Here are today’s solar images taken from Al Sadeem Observatory, December 30, 2018.
The sky was partly covered with high thin cirrus clouds with light to moderate winds making the seeing and transparency average to poor at the time these images were taken.
The Sun remains spotless and relatively inactive with no significant flaring activity recorded as generally very low solar activity has persisted over the past 24 hours. The latest sunspot number (based on visual count and Wolf number calculation) is 0. Several huge eruptive prominences at the limbs, few plages including the remant plage of AR2729 on the Sun’s disk, and an elongated stable filament at the far southern hemisphere were distinctively captured in H-alpha imagery.
Space weather agencies* forecast solar activity to remain at very low levels with chances of weak X-ray fluxes or flares ranging up to B-class intensity. Close monitoring is being conducted by numerous space weather agencies for any significant development.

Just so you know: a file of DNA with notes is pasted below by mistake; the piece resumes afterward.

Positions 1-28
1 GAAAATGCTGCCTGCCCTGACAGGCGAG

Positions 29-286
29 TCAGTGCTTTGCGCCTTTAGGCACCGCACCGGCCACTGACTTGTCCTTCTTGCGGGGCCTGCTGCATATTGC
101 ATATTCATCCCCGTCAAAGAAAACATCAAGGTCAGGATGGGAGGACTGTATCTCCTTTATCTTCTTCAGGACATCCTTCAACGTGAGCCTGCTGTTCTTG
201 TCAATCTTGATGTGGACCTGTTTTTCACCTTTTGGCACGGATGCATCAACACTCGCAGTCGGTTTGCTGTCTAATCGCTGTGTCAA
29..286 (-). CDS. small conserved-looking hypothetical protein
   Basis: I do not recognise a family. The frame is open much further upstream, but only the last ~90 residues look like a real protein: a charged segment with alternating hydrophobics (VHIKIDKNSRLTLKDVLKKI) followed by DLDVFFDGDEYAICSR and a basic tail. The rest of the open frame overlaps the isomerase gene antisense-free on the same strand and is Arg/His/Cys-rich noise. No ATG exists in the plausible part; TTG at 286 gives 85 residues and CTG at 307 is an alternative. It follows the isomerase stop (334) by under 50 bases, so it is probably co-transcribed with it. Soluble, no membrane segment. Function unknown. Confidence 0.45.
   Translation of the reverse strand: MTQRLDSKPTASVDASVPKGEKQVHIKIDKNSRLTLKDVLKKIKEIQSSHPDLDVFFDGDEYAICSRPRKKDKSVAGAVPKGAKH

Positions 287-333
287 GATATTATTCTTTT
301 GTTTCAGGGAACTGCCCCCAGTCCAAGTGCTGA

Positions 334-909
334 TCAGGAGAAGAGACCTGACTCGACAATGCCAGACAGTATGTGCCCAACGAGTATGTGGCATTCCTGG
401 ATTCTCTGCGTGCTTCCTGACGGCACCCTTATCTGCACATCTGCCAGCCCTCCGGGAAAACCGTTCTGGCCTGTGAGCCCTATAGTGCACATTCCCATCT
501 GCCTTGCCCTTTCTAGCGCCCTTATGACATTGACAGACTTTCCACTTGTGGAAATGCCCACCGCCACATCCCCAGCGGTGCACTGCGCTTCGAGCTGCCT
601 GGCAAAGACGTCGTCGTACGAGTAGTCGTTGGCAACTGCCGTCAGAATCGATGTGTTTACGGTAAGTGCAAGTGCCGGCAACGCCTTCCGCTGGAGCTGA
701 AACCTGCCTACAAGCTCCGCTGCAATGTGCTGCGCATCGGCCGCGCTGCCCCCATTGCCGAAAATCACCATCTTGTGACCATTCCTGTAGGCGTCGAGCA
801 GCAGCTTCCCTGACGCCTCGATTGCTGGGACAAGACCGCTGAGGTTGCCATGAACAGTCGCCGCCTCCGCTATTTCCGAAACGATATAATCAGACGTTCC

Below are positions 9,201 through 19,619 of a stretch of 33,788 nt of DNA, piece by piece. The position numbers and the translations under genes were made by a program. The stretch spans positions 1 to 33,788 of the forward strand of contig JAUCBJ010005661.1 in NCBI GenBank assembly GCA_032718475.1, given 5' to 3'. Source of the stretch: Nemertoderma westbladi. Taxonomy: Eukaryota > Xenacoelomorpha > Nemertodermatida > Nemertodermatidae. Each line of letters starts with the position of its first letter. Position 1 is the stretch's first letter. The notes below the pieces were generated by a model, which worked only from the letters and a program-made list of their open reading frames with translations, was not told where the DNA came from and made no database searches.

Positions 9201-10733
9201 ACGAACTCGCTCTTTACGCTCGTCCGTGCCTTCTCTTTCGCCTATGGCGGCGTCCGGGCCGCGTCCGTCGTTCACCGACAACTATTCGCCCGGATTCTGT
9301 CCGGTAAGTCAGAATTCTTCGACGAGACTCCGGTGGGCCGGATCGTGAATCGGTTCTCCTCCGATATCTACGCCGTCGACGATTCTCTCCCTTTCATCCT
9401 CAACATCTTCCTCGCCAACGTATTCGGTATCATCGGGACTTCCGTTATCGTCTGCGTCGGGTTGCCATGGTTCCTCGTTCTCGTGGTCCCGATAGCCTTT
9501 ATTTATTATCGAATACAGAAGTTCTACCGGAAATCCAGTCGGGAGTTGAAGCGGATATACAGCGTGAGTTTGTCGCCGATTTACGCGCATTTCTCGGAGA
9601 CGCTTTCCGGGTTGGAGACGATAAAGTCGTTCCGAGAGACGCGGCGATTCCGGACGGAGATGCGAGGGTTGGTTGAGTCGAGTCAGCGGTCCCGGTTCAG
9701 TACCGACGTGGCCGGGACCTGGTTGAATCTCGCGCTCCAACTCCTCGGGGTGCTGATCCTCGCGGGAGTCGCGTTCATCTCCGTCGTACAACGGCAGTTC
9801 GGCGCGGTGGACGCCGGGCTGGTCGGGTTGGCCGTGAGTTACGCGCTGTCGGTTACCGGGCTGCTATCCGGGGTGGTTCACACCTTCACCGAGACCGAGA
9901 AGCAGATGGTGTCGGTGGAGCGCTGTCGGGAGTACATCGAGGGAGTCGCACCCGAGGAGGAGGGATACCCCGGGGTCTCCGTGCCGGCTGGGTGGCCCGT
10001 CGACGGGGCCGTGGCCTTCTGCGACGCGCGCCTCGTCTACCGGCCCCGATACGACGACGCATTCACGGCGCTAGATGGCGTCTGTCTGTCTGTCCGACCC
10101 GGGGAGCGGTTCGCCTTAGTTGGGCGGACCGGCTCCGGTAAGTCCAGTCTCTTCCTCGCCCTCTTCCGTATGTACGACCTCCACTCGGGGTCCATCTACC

Equipment used are Skywatcher 120mm refractor telescope with Baader filter and unmodified Canon EOS 1D Mark IV DSLR camera for visible imagery and Lunt H-alpha solar telescope and ZWO120MM CMOS camera for H-alpha imagery, mounted on Skywatcher EQ6 Pro. Pre-processing of visible solar images was performed in PIPP, stacking in Autostakkert, slight wavelet adjustments in Registax 6 and post-processing in Adobe Photoshop CC.
*Technical reports courtesy of Solar Influence Data Center (SIDC), NOAA-Space Weather Prediction Center (NOAA-SWPC)